A first-of-its-kind agreement between a school and a state agency is giving Hixson High School students a chance to learn hands-on land management skills in a move that leaders hope sets a statewide precedent on what's possible for the future of education.
Under the agreement, the school's Future Farmers of America club members will lead projects on about 80 acres of state property in perpetuity, conducting a variety of tasks to learn land management skills that include the safe handling of tools and how to care for property. It was publicly recognized by a group of local, state and wildlife leaders in a Hixson High School auditorium in front of the school's more than 70 FFA members Thursday afternoon.
"This is a really big deal. You may not realize that sitting in your seats, but this is the state of Tennessee making a commitment to part of your education," state Sen. Bo Watson, R-Hixson, said. "This is symbolic of the commitment that we are willing to make to make sure you are able to get the best education we are able to provide for you."
The land, which is not all adjoined, is owned by the Tennessee Wildlife Resources Agency in its North Chickamauga Creek Wildlife Management Area in the Hixson area. The school was interested in adding additional land for use as an outdoor classroom for both its FFA program and non-FFA students, according to school principal Lee Sims. Sims approached the agency. A memorandum of understanding was reached between the school and the state last fall, and students began work in recent weeks.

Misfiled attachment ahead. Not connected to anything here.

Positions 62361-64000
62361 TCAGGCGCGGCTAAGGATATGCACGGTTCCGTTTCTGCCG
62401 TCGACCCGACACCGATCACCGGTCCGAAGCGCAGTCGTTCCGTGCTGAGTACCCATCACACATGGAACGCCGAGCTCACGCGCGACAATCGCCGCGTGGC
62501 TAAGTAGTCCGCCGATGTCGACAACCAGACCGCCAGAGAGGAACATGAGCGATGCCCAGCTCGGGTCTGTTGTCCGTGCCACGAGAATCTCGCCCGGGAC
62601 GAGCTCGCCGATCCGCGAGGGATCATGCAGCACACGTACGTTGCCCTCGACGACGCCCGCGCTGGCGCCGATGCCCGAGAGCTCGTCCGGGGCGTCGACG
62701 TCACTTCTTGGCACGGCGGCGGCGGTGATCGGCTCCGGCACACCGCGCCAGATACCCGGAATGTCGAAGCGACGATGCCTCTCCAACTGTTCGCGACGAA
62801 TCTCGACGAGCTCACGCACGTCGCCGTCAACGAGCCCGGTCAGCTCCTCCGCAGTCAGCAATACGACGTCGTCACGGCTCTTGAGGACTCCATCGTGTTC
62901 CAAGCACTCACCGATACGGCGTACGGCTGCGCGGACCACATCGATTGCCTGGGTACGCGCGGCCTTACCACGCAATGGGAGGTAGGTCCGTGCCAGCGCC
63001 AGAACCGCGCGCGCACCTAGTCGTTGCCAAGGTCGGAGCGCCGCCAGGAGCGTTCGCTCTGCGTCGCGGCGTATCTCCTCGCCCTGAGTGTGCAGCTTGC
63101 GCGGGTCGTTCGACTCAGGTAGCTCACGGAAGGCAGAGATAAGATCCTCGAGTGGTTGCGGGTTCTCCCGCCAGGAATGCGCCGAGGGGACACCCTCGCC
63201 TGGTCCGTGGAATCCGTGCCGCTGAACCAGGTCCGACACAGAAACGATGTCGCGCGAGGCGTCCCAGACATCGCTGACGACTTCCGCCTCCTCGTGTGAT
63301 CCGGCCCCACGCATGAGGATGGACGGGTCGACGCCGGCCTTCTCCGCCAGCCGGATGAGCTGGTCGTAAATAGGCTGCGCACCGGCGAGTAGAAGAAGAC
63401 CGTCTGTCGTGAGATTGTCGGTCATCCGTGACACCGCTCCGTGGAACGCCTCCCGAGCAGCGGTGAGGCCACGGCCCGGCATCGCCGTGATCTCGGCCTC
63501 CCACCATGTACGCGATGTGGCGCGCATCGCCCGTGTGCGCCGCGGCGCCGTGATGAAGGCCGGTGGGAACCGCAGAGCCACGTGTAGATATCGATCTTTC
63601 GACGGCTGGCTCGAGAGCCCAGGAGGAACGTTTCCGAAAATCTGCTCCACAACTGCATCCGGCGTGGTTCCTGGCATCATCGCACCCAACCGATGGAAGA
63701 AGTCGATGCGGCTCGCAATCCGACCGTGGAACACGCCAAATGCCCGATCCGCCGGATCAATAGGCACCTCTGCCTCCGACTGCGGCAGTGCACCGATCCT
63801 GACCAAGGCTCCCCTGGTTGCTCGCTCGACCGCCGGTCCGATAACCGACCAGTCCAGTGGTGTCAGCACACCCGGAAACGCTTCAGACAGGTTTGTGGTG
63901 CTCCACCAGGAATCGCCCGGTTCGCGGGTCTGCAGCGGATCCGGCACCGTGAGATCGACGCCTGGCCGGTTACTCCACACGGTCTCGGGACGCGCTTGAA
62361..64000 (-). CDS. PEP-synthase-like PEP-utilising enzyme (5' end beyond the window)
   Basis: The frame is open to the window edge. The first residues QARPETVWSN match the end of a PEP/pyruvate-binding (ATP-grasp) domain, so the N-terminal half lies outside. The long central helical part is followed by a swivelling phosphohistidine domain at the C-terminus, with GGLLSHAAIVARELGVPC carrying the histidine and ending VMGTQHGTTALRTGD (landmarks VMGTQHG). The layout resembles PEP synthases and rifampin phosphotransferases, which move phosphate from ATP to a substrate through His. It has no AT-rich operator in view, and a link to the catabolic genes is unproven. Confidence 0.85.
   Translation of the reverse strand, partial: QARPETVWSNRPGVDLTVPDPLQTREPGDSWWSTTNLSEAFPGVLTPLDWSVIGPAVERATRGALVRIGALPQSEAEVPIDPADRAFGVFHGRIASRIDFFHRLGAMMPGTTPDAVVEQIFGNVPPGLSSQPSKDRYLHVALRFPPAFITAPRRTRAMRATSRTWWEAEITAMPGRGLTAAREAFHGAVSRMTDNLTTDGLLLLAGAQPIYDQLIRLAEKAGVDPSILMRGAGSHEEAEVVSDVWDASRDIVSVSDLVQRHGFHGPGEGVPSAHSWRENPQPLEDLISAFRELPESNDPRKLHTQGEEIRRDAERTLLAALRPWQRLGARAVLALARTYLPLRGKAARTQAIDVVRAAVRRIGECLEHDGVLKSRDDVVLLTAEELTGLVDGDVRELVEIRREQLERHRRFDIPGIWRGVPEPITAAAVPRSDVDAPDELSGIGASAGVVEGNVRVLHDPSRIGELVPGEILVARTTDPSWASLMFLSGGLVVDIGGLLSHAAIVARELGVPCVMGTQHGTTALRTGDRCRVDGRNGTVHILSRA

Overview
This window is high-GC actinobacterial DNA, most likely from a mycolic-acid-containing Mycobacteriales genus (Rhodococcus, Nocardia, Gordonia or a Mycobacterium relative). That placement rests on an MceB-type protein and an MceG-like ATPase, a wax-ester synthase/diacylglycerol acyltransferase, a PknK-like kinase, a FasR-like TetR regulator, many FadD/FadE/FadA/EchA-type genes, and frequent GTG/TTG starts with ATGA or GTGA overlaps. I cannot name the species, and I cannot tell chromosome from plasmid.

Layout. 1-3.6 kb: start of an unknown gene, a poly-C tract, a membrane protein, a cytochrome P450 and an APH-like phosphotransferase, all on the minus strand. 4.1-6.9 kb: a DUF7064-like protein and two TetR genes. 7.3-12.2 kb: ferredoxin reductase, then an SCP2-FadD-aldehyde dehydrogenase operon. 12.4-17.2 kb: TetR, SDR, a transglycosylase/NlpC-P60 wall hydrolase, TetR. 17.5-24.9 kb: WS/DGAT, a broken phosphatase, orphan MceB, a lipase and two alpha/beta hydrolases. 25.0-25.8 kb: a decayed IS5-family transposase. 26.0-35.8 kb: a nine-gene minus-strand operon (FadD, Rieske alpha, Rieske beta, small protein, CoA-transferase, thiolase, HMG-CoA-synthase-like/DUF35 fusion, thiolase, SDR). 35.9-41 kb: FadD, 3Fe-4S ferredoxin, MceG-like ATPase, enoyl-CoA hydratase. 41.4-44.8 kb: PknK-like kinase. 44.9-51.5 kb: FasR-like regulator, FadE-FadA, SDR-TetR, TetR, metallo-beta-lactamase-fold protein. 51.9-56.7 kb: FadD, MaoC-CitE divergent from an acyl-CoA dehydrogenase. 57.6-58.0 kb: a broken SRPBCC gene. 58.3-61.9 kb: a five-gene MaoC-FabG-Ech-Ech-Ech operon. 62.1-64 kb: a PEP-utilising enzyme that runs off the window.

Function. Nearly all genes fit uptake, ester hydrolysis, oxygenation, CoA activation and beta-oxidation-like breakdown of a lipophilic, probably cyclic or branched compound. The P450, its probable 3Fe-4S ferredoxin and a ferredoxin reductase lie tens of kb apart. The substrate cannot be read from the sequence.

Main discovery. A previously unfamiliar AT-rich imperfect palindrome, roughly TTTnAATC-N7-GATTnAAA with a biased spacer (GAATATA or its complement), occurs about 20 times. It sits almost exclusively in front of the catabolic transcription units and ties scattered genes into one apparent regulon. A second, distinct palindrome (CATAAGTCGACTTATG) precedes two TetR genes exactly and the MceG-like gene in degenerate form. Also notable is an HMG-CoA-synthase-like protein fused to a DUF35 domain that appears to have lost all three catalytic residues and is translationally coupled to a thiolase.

TWRA officials hope to use similar agreements at other schools across the state.
"This is the first time we've ever done a project like this with [a school]," Tennessee Fish and Wildlife District 4 Commissioner Tony Sanders, who represents the state's southeastern counties, said. "I think it gives us the chance for future agreements across the state. We have 5,400 acres, and a lot of it is right here in this area. It's future opportunity for us and you and others to hopefully have some more ventures we can do together."
The agreement was recognized by a panel of officials, many of whom had graduated from Hixson High School. In attendance were Watson; Hamilton County Mayor Jim Coppinger, class of 1973; state Rep. Robin Smith, class of 1981; Hamilton County Commissioner Greg Martin, class of 1981; Hamilton County Assessor of Property Marty Haynes, class of 1977; school board member Joe Smith; North River Learning Center Executive Director Neelie Parker; and others.
Robin Smith believes the program will teach students lifelong skills outside the classroom.
"It's not just about books anymore," she said. "It's not just about how at ease you are on a computer. It really is about what you have made yourself to be and what you're packaged to be as a ready-to-go employee."
FFA's first project will be to restore an old barn on what's known as the Barner Tract of the North Chickamauga Creek Wildlife Management Area. The club has been working on the property for several weeks, learning how to safely use tools to clear the surrounding area and begin restoring the property.
Future projects could include trail work, vegetation management, creek protection and more on the TWRA land.
"Most students came in with little-to-no knowledge of how to use ... basic power tools or hand tools," Hixson senior and FFA chapter President Tanner Moore said. "By the time we're done with this program, we're going to learn a lot more than that."